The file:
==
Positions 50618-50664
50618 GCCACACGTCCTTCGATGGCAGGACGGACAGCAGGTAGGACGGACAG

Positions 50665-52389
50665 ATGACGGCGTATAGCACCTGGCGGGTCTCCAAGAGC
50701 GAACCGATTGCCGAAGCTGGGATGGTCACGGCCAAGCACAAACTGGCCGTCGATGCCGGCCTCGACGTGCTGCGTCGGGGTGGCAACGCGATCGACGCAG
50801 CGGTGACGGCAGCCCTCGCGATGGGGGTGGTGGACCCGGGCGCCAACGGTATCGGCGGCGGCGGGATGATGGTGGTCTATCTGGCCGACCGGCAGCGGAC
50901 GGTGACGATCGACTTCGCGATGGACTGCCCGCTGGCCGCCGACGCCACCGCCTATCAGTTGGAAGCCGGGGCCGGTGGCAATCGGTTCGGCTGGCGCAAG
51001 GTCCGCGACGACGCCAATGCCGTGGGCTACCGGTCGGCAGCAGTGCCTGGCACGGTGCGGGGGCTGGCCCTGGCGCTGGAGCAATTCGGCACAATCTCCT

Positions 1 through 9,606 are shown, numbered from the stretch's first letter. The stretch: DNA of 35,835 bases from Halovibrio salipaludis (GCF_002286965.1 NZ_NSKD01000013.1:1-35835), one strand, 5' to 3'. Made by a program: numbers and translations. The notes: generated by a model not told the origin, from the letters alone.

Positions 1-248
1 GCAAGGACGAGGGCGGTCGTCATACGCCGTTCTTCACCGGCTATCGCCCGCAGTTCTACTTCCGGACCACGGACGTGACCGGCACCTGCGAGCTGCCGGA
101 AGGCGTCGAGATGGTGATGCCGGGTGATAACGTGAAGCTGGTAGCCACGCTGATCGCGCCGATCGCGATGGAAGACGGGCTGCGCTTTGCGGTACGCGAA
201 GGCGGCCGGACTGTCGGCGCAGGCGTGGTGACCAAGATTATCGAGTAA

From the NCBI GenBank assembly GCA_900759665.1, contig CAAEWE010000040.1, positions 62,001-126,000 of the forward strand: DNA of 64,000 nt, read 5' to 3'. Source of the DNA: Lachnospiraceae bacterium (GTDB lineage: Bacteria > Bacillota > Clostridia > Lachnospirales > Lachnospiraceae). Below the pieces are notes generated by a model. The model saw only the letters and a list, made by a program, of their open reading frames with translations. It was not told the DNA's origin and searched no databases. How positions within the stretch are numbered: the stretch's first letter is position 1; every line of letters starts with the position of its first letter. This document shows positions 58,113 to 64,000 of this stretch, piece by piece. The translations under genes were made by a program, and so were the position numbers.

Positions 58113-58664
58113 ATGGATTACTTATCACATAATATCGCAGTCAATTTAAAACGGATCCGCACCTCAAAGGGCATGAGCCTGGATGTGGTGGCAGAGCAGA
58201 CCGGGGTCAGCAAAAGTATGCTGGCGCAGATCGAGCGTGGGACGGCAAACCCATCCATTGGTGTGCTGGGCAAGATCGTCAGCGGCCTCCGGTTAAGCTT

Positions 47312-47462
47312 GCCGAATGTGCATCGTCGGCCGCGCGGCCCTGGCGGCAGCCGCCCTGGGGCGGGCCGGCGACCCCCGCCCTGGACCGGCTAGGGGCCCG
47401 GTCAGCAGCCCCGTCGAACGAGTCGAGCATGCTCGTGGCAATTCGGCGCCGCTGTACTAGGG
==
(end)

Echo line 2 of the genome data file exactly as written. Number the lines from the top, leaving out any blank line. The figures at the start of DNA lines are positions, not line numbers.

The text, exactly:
50618 GCCACACGTCCTTCGATGGCAGGACGGACAGCAGGTAGGACGGACAG